Git-codereview manages the code review process for Git changes using a Gerrit server.
The git-codereview tool manages “change branches” in the local git repository. Each such branch tracks a single commit, or “pending change”, that is reviewed using a Gerrit server; the Gerrit remote must be named “origin” in the local git repo.
Modifications to the pending change are applied by amending the commit. This process implements the “single-commit feature branch” model. Creating multiple-commit feature branches, for example to break a large change into a reviewable sequence, is also supported; see the discussion below.
Each local git branch is expected to have a configured upstream branch on the server. For example, for a local “work” branch, .git/config might contain:
[branch "work"] remote = origin merge = refs/heads/main
to instruct git itself that the local “work” branch tracks the upstream “main” branch. Git-codereview inspects this setting, which is referred to as “upstream” below. If upstream is not configured, which can happen when using checkouts managed by very old versions of git-codereview or other tools, git-codereview initializes upstream to “main” if that branch exists, or else “master”.
Once installed as git-codereview, the tool's commands are available through git either by running
git codereview <command>
or, if aliases are installed, as
The review tool's command names do not conflict with any extant git commands. This document uses the first form for clarity, but most users install these aliases in their .gitconfig file:
[alias] change = codereview change gofmt = codereview gofmt mail = codereview mail pending = codereview pending rebase-work = codereview rebase-work reword = codereview reword submit = codereview submit sync = codereview sync sync-branch = codereview sync-branch
For simple, unrelated changes, the typical usage of the git-codereview tool is to place each pending change in its own Git branch. In this workflow, the work branch contains either no pending change beyond upstream (when there's no local work) or exactly one pending change beyond upstream (the change being developed).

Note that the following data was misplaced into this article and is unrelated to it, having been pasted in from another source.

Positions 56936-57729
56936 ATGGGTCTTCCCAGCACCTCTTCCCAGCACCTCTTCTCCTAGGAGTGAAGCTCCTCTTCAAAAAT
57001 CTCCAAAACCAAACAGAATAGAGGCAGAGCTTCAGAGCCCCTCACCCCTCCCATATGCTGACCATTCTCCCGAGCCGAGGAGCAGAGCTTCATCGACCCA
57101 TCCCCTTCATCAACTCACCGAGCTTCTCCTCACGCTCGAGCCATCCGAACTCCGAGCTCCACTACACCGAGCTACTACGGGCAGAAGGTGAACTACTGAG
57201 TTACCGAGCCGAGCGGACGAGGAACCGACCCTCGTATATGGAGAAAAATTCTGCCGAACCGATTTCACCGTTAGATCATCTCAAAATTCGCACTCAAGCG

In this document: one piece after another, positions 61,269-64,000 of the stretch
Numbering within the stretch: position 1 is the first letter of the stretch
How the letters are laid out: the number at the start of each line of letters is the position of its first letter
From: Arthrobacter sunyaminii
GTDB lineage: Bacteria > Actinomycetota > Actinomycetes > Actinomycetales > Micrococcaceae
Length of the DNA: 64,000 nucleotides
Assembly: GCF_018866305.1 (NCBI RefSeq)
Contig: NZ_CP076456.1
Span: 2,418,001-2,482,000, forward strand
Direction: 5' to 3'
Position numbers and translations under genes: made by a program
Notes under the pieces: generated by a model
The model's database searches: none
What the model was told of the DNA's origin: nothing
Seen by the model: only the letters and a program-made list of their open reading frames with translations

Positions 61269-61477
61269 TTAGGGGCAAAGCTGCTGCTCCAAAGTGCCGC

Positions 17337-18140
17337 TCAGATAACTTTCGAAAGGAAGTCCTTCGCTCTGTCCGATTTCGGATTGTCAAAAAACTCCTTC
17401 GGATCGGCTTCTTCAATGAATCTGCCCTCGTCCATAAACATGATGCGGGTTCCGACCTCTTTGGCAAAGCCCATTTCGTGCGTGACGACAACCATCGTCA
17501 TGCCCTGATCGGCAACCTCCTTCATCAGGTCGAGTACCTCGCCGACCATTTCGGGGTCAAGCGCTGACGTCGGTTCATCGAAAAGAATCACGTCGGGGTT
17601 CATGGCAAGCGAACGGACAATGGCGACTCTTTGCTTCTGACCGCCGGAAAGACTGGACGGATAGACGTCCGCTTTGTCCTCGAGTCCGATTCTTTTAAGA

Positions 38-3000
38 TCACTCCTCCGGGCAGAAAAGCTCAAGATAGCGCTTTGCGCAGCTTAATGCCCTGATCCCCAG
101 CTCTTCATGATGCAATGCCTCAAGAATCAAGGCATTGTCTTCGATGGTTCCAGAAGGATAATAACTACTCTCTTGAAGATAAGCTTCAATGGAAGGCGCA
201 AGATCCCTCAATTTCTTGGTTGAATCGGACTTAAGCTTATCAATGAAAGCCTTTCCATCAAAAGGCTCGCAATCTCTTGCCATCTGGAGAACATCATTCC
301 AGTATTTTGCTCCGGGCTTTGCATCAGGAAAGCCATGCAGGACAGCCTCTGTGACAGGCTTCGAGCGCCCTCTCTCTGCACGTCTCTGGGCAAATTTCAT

When there is no pending change on the work branch, “git codereview change” creates one by running “git commit”. Otherwise, when there is already a pending change, “git codereview change” revises it by running “git commit --amend”.
The “git codereview mail” and “git codereview submit” commands implicitly operate on the lone pending change.
Of course, it is not always feasible to put each pending change in a separate branch. A sequence of changes that build on one another is more easily managed as multiple commits on a single branch, and the git-codereview tool supports this workflow as well. To add a new pending change, invoke “git commit” directly, instead of “git codereview change”. The git-codereview tool adjusts its behavior when there are multiple pending changes.
The “git codereview change” command amends the top commit in the stack (HEAD). To amend a commit further down the stack, use Git's rebase support, for example by using “git commit --fixup” followed by “git codereview rebase-work”.
The “git codereview mail” command requires an explicit revision argument, but note that since “git codereview mail” is implemented as a “git push”, any commits earlier in the stack are necessarily also mailed.
The “git codereview submit” command also requires an explicit revision argument, and while earlier commits are necessarily still uploaded and mailed, only the named revision or revisions are submitted (merged into upstream). In a single-commit work branch, a successful “git codereview submit” effectively runs “git codereview sync” automatically. In a multiple-commit work branch, it does not, because the implied “git rebase” may conflict with the remaining pending commits. Instead it is necessary to run “git codereview sync” explicitly (when ready) after “git codereview submit”.